We all know that making hand hygiene contagious is not easy, but if the wealth of questions and comments flooding this blog were any indication, we all seem to be striving towards a common goal of improving our knowledge and hopefully changing behaviors.
Here's a few highlights of some recent dialogue worth mentioning again. This is part of a new series, where we'll be featuring some of your hand hygiene and skin care questions, along with expert feedback regularly.
"I am wondering if a bar of soap harbors viruses. Can I "catch" something if I use a bar of soap I find, like at a public shower. If the person before me used the bar and rubbed it on themselves, is rinsing the bar good enough to provide effective washing for next person?," asked Blue in response to a recent article comparing hand washing effectiveness to hand sanitizer.
Barry Michaels commented, "Indeed bar soap can be grossly contaminated with bacteria, especially when they have sat in a puddle for any period of time. This undermines the hygienic nature of any hand or body wash taking place with one of these contaminated bars but unless immunocompromised or in a healthcare setting, it might not be a major health risk. Dry bars could be contaminated in a way that could make them infectious if someone had that as their intent. Bar soaps have gone by the wayside with respect to use in commercial venues, hospitals, dental clinics and public restrooms. The research has gone both ways, in that one of the major bar soap makers inoculated soap and showed soap bars are self cleaning but more recent studies of bars, in use show the same potentially dangerous bacteria found in contaminated refillable liquid soap reservoirs plus some Staphylococcal species.
I am not aware of virus data on bar soaps and whether anyone has done survival studies but survival for short to medium periods would certainly be possible. Human papillomaviruses (HPV) the virus group (30-40 types) causing a range of infections from planter warts to "high risk types" normally sexually transmitted could be an issue. HPVs survive for long periods outside of hosts and are typically transmitted in locker room locations and in gyms. There might be other infectious viruses that could be picked up from bar soap if conditions were just right, but hand and foot contact surfaces are a far greater risk in these locations. The idea of using a soap bar that is left from someone else's use starts falling into the category of communal use of hygiene implements like sharing towels, tooth and hair brushes etc. This where public health experts usually draw the line. Some self cleaning probably does occur, so while there is little risk, why take chances.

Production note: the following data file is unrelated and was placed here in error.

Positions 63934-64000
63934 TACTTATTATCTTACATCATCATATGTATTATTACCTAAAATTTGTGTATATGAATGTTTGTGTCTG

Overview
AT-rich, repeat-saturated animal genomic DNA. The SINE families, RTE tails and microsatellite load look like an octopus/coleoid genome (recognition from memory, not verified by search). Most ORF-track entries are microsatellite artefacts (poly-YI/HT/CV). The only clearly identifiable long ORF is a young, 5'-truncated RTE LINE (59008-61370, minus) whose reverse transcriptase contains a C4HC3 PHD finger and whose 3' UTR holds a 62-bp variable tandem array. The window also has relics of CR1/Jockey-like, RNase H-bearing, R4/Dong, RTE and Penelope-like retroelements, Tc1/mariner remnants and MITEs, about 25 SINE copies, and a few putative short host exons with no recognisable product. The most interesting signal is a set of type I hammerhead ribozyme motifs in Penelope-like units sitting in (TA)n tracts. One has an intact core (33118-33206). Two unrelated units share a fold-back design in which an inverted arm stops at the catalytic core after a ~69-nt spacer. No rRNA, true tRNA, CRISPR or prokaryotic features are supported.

Of the same nature and of much greater concern in commercial and public locations are reservoir soap dispenser systems that are refilled. These have been studied and found to be heavily contaminated with some very potentially dangerous microorganisms if you were immuno-compromised (old, very young, cancer treatment, HIV etc.). Studies have shown that around 25% of these reservoir units contain around a million bacteria per mL with Klebsiella, Pseudomonas, Enterobacter and Serratia species dominating (potentially deadly in healthcare environments). Use of contaminated liquid soap can heavily contaminate hands and cause infections. This is why closed reservoir soap systems are considered the gold standard for maintenance of hygienic integrity."
In the same article Mark Minter commented, "It is my impression that when dealing with Norovirus, using hand sanitizers that even though may not be quite as effective as hand washing, can make up for this shortfall by increased frequency. This would be particularly significant if a food or healthcare worker could use hand sanitizers 60 times a day versus only 10 or 15 weak hand washing events. Do you care to comment?"